Van de Sanden’s awful first half was followed by her best spell right after half-time, but Wiegman had seen enough and swapped her out for Lineth Beerensteyn after 10 minutes. The muscular winger did not have the game-winning effect that she’s had in previous matches, but she wasn’t much needed. Miedema glanced home a wonderful header to put her team ahead, and later forced Giuliani into a finger-tip save. Van de Donk hit the cross-bar with a deft lob after a corner fell to her on the edge of the area. As if to prove the all-round talent of the team, Van Veenendaal saved superbly at the feet of Daniela Sabatino on Italy’s lone second half chance.

By then, Italy were 2-0 in arrears and on their way out -- hot and bothered, tired and whiny. They accumulated five yellow cards and, after starting this tournament so well, may have lost some of the admirers they’d picked up. Dirty teams belong with dirty jerseys – out by the back door.

VAR-Watch: Referee Claudia Umpierrez had an almost impeccable game and kept the temperamental, dissenting Italian team under control with several stern lectures and a judicious use of the caution. Her only mistake was in not playing the advantage after Miedema was fouled by Elena Linari in the first half, from which the Dutch striker quickly recovered to nip through on goal with only Giuliani to beat. Linari will have been happy to pay the price of a yellow card for that.

Best of all, though, not a squeak all game from the VAR. It seems that over the past few games, the man in the booth has been sticking more to the remit outlined in FIFA’s own media guide of “minimum interference, maximum benefit”, with intervention only “to correct obvious errors”. There’s been much discussion about France not being awarded a penalty for Kelly O’Hara’s apparent handball late in last night’s game. To me, not giving that penalty was not an obvious error at all. Well played, that VAR. Keep on keeping quiet.

4 comments about "Dispatch from Valenciennes: Holland on a high".
  1. Jack DiGiorgio, June 29, 2019 at 2:17 p.m.

    Such a one sided commentary. Also in the USA-France game the least that the referee could done was to go and see the replay; it was a clear handling the ball and PK for France.

  2. Ian Plenderleith replied, July 2, 2019 at 1:03 a.m.

    But then it was quite a one-sided game. Wasn't sure about presenting the case for negative soccer.

  3. frank schoon, June 29, 2019 at 2:47 p.m.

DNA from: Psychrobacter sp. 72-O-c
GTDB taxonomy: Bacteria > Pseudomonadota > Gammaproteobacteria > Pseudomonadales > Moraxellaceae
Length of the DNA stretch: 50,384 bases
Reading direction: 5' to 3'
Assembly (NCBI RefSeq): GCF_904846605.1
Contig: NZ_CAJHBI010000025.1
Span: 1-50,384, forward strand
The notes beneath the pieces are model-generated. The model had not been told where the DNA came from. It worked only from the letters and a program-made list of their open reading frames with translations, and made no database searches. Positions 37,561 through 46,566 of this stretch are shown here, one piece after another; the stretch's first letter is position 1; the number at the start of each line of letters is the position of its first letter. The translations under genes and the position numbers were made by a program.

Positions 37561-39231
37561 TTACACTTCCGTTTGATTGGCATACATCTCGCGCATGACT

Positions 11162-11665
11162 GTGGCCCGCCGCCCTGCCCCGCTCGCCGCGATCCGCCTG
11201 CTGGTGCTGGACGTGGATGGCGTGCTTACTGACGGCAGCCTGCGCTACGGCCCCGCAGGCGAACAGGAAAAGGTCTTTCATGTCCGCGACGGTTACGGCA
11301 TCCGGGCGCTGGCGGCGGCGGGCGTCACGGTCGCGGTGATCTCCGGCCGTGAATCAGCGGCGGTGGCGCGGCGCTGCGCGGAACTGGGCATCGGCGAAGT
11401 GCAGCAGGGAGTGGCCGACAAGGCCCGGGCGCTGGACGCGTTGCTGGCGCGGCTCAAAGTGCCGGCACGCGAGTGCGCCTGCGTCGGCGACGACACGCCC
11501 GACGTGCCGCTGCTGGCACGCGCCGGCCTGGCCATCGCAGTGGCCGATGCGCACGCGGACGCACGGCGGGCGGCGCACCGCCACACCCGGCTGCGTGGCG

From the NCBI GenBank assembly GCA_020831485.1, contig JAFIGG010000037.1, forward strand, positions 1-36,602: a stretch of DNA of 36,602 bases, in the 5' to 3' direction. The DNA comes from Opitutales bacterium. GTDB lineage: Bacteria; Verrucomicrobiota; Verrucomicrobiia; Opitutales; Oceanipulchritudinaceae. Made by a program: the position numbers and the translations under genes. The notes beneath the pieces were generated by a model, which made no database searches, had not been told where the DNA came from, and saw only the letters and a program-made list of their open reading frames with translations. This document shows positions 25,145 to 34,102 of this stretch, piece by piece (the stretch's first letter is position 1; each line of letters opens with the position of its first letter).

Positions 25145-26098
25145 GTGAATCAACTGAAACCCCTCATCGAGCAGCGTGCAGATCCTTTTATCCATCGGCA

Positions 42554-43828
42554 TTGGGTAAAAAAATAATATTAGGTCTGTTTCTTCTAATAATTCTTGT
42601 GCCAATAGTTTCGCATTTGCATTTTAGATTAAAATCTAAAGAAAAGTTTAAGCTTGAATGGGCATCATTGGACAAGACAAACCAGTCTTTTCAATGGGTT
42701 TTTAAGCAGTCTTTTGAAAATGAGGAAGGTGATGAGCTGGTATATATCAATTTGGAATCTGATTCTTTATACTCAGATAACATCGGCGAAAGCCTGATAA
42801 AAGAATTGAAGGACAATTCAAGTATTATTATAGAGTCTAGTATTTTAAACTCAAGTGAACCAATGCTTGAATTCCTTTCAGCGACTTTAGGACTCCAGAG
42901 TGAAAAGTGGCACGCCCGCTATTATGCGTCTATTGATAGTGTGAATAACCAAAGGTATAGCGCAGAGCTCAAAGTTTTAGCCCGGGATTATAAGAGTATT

The dutch deserved the win and were the better team. But I do like the Italian striker with the blonde hair, too bad she didn't get enough balls and I like their #23 Juliano, the centerhalf.
    Miedema needs to start moving off the ball more. She stands around like a tree outside of the penalty area waiting for someone to pass to her. She needs to move away in opposite direction from where the attack is coming, that would take a defender or two away and create a gap for players to run into. Because of her reputation she needs to be aware to taken a defender or two away from the area and thereby giving the upcoming outside halfback room to move in or shoot...
    All of the women teams are guilty of having players standing around waiting for a ball to be passed to the feet. Rarely will a player break and run towards the ball to receive it. I also saw very little weak side runs from  the women's teams. Very little shooting from outside the penalty area. The two goals scored by the dutch were nice but we should try to be more creative scoring goals and not having to depend on headers like the French did and not succeed. 
    The dutch right wing van Sanden has been very ineffective and neither am I impressed with her sub. I wish women soccer would start to begin to emphasize more tricky wing(er) play for there is so all space. 

  4. Ian Plenderleith, July 2, 2019 at 1:06 a.m.

    Hi Frank, I agree that Van de Sanden has been a disappointment compared with her dynamic showing at Euro 17. I think that her sub, Beerensteyn, is one of those players who really makes things happen when she comes in against tired legs. True, she was not effective on Saturday, but in her previous three appearances she was a game-changer. Martens does the tricky stuff, Beerensteyn and Van de Sanden tend to run at their defenders, which I also love to see.